Ports union is painting a target on its back

To the editor: Though I am in favor of seeing working people protected, I believe the port worker union's power in this case is disproportionate and potentially devastating to the U.S. economy. ("Small but powerful union is at center of port dispute," Feb. 17)

Unlike other labor organizations that are more specific to particular industries, the International Longshore and Warehouse Union can disrupt many industries (and by extension, the entire U.S. economy) through work stoppages at the ports. A union of 20,000 members that has the power to impact the U.S. GDP through a work stoppage simply has too much power.


At a time when unions are in a decline and have targets on their backs for GOP politicians running for office, the port worker union in this case should strongly consider not just the damage it could cause the U.S. economy, but the political gift it will be handing to the GOP.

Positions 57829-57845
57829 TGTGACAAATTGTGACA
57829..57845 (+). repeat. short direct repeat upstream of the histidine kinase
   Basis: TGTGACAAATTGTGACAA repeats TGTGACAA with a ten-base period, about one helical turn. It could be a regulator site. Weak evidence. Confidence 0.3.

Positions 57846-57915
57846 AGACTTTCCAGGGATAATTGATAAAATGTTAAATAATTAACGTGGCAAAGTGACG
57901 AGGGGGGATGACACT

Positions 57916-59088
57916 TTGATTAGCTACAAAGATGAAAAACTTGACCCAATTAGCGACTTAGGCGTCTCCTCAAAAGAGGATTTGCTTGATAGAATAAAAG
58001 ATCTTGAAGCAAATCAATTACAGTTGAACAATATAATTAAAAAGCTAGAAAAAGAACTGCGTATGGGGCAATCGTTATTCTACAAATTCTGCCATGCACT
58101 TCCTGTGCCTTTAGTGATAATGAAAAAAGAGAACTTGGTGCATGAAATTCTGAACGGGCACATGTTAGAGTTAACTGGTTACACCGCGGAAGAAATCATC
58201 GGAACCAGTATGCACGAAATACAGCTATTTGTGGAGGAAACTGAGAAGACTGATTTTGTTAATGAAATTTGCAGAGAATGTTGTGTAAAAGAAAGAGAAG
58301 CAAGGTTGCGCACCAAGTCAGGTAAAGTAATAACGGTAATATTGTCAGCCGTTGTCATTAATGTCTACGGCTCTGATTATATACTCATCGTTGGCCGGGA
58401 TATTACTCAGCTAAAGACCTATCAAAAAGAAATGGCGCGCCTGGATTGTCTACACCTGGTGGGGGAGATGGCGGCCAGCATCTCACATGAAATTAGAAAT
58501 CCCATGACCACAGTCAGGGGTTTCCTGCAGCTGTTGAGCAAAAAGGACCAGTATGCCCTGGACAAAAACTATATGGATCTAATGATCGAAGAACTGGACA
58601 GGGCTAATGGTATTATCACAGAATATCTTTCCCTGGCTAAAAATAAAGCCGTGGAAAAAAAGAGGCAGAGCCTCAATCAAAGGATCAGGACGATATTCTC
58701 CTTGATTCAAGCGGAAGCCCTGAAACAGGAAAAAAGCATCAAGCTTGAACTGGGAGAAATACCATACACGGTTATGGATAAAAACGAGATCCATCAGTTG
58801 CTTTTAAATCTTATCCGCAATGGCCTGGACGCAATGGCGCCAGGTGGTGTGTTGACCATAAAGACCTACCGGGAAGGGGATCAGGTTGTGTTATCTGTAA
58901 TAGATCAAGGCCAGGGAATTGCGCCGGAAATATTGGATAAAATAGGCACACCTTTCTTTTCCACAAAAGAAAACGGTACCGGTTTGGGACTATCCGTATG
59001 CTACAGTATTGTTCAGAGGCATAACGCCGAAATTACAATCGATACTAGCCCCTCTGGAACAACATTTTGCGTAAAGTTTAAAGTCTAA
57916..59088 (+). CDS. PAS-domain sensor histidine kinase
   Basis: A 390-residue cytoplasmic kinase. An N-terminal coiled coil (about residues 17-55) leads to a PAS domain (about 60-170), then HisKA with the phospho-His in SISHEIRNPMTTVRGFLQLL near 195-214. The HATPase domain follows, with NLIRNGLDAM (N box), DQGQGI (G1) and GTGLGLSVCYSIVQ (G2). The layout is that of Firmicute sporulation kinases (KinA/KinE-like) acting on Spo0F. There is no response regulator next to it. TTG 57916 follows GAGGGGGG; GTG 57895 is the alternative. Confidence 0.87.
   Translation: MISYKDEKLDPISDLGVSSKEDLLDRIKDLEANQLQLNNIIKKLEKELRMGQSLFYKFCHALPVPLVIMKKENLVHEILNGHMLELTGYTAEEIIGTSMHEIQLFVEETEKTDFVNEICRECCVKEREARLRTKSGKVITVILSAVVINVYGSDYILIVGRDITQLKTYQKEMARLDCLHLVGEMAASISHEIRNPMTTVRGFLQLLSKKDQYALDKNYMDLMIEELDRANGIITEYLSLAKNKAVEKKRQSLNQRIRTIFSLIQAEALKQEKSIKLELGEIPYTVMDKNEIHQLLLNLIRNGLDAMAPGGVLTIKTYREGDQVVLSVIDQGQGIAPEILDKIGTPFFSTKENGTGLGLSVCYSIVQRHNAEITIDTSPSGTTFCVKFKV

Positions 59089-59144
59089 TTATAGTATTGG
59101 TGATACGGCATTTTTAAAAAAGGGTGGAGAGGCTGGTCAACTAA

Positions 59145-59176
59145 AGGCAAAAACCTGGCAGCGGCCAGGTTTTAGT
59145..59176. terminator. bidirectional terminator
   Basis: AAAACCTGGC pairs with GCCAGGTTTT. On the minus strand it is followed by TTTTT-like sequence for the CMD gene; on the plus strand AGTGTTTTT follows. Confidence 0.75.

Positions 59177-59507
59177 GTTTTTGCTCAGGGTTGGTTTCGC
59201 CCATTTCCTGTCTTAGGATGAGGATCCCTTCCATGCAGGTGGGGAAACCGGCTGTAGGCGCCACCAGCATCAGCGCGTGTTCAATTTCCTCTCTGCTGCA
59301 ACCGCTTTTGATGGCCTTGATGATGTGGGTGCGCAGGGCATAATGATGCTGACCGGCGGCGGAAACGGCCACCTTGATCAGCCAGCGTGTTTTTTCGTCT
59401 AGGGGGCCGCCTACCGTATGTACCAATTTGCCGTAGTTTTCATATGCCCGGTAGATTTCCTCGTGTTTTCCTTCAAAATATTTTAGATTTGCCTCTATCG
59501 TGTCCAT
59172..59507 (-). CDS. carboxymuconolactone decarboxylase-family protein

The PR value of an economically disruptive strike could be used as a bludgeon to drive this particular union (and all other unions) out of existence over the long term.

Matthew Singerman, Newbury Park


To the editor: Thank you for this story. Ever since Ronald Reagan shut down the air traffic controllers union in 1981, about the same time that middle class purchasing power began its steady decline, we've been hearing the steady conservative drone about the evils of unions.

This piece reminds us that, with collective bargaining, businesses can still make a good profit and citizens can still realize what my generation used to call the American Dream. Few remember those days when a family could be raised on one income and we assumed our kids would have a better life than ours.

Unions were and are the key to bringing back that prosperity.

Barry Davis, Agoura Hills

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